“Paint them a picture of nirvana; of how beautiful it is going to be and how their problems will be solved.” – John Hamilton
Recently, I got the opportunity to sit down with accomplished sales executive and Venture Development Center (VDC) Entrepreneur in Residence mentor, John Hamilton. During our conversation, he discussed one thing startups should be doing, and doing well. He said that when early stage startups talk to their potential customers many times they have to overcome the obstacle of the customer saying:
“Who are you again? How do I know you’ll even be around?’”
Then, John stated:
“Unless they are specifically in the market for a one-off point product, you have to overcome this obstacle. People want to know that if they invest in you now, you’ll be around in a few years. So, tell them about your product roadmap. Paint them a picture of nirvana; of how beautiful it is going to be and how their problems will be solved. Once they buy into the vision, remind them that the road to nirvana begins with a first step, and that step is buying the product or solution you have today.”
To me, this advice sounds almost too whimsical, like the song “Big Rock Candy Mountain” by Harry McClintock. However, I had to consider the source. The advice was coming from a guy who had been part of the executive teams of several companies, many of which he took public and grew to valuations upwards of $100M, while others he managed were acquired by Microsoft and Terra Data.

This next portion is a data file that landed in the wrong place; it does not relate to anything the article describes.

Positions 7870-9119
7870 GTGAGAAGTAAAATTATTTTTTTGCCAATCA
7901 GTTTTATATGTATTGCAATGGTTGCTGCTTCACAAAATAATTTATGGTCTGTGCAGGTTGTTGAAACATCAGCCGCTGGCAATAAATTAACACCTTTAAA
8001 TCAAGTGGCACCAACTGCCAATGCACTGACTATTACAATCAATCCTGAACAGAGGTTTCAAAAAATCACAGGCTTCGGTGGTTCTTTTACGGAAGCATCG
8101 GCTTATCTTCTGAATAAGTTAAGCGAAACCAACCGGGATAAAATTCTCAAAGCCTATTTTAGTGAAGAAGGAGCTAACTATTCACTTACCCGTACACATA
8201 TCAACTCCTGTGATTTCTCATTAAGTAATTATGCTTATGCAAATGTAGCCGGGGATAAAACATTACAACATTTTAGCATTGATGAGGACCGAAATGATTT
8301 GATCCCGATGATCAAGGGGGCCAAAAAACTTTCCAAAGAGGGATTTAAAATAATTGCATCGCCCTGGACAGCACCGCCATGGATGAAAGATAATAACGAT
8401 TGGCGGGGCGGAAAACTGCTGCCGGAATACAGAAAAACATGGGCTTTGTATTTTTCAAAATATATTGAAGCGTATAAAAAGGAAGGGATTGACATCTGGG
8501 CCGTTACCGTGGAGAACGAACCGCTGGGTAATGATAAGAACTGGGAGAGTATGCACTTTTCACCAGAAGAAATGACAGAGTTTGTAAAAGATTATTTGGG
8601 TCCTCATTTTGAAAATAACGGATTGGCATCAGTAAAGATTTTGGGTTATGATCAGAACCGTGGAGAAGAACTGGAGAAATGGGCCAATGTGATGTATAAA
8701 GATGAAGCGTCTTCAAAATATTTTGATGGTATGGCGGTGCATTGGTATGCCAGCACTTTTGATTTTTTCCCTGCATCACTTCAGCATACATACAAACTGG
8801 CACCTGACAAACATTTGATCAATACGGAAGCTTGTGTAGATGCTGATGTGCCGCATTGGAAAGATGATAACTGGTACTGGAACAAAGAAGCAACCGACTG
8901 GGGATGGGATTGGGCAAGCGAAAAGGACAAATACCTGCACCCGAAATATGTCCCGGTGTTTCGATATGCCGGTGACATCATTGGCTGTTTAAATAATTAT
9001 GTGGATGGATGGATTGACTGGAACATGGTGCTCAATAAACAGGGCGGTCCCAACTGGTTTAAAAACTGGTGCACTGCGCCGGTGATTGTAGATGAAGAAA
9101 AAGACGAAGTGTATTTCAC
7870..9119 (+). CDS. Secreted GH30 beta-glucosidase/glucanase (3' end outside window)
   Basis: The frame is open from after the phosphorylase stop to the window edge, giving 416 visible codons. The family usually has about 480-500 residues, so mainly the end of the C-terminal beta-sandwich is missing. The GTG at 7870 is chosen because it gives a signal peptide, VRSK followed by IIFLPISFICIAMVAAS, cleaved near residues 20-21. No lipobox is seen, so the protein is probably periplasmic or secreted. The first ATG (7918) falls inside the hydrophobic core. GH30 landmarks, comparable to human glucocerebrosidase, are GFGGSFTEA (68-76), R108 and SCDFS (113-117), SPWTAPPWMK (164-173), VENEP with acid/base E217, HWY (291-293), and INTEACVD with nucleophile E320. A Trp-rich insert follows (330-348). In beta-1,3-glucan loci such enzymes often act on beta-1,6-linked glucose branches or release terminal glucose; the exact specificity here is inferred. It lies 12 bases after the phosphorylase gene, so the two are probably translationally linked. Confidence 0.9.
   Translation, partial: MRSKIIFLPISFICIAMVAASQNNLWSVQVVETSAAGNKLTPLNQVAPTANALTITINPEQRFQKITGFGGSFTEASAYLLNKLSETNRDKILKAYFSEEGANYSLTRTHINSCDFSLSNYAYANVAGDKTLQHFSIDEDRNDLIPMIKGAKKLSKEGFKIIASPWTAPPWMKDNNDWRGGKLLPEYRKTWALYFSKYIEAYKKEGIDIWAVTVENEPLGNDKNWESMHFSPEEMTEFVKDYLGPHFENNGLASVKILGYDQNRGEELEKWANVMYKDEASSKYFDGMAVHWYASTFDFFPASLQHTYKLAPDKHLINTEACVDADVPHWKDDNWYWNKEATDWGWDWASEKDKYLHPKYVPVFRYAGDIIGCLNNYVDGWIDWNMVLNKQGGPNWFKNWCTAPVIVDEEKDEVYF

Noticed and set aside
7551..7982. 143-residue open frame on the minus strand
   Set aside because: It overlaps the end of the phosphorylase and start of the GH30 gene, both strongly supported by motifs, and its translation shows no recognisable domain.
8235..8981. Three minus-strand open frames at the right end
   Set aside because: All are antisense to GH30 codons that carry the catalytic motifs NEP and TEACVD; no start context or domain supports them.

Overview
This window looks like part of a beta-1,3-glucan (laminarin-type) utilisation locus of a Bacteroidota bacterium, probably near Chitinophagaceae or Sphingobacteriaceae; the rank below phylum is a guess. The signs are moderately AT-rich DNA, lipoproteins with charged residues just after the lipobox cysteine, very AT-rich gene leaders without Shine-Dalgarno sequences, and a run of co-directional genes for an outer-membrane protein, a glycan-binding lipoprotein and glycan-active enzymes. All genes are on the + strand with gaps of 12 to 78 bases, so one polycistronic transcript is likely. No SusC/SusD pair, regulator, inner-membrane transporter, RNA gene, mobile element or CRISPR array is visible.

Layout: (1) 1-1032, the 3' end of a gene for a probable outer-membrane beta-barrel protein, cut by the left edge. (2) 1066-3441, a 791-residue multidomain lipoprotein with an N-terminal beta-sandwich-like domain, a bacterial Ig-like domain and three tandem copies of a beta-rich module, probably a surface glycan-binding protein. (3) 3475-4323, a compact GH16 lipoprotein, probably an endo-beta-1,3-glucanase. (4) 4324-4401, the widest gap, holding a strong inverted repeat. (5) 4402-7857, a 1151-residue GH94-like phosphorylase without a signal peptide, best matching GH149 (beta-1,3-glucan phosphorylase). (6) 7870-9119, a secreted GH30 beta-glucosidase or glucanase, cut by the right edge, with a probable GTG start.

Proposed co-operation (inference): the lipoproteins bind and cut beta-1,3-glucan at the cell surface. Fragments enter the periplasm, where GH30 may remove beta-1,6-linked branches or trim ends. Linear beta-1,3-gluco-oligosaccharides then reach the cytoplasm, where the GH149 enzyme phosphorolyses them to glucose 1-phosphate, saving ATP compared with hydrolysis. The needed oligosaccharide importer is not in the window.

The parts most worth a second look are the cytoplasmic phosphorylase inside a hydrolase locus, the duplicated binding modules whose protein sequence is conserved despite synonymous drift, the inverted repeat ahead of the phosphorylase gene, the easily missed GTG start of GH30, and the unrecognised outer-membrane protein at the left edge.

Once I remembered all that, the advice sounded less whimsical and extremely pragmatic.
John also told me about his experience with Softricity, an enterprise software company he joined in mid-2006. Softricity was the first company to create application virtualization. They brought John in as the VP of Sales and Services as the company needed to scale. Within six months of joining the company, Softricity’s sales had shot up to $8M. The company was on track to achieve $16M in sales when Microsoft acquired them in mid-2007 for $265M. The details of this success story were made up of the very things that John (or any other industry veteran) looks for in a company before they decide to get involved with it: a rock solid value proposition, a technology that works and solves a real problem, executives that have good experience, good chemistry within the startup company, domain expertise, and a clear strategy for moving forward.
With all that (and more) under his belt, John is a diamond in the rough. People like him are a rarity. He comes into the VDC twice a week to grind it out in mentorship with our client companies, yet for some reason, he always looks like he just stepped off of a boat after a cruise in the Caribbean. He has helped graduate company, Patheer, land a paid pilot, he advised Designet with difficult customer and channel partner situations, and he brokered meetings for LabCloud and LuminaCare Solutions with VC firms. John has also sat down with us, the VDC staff, and offered up insights about how we can better position and differentiate ourselves in the Boston incubator space.
So if you ever meet him in person, don’t let his year-round tan and wind-swept hair fool you. John Hamilton is the real deal.
To learn more about John and our other mentors at the VDC, visit us at: http://www.umb.edu/vdc/about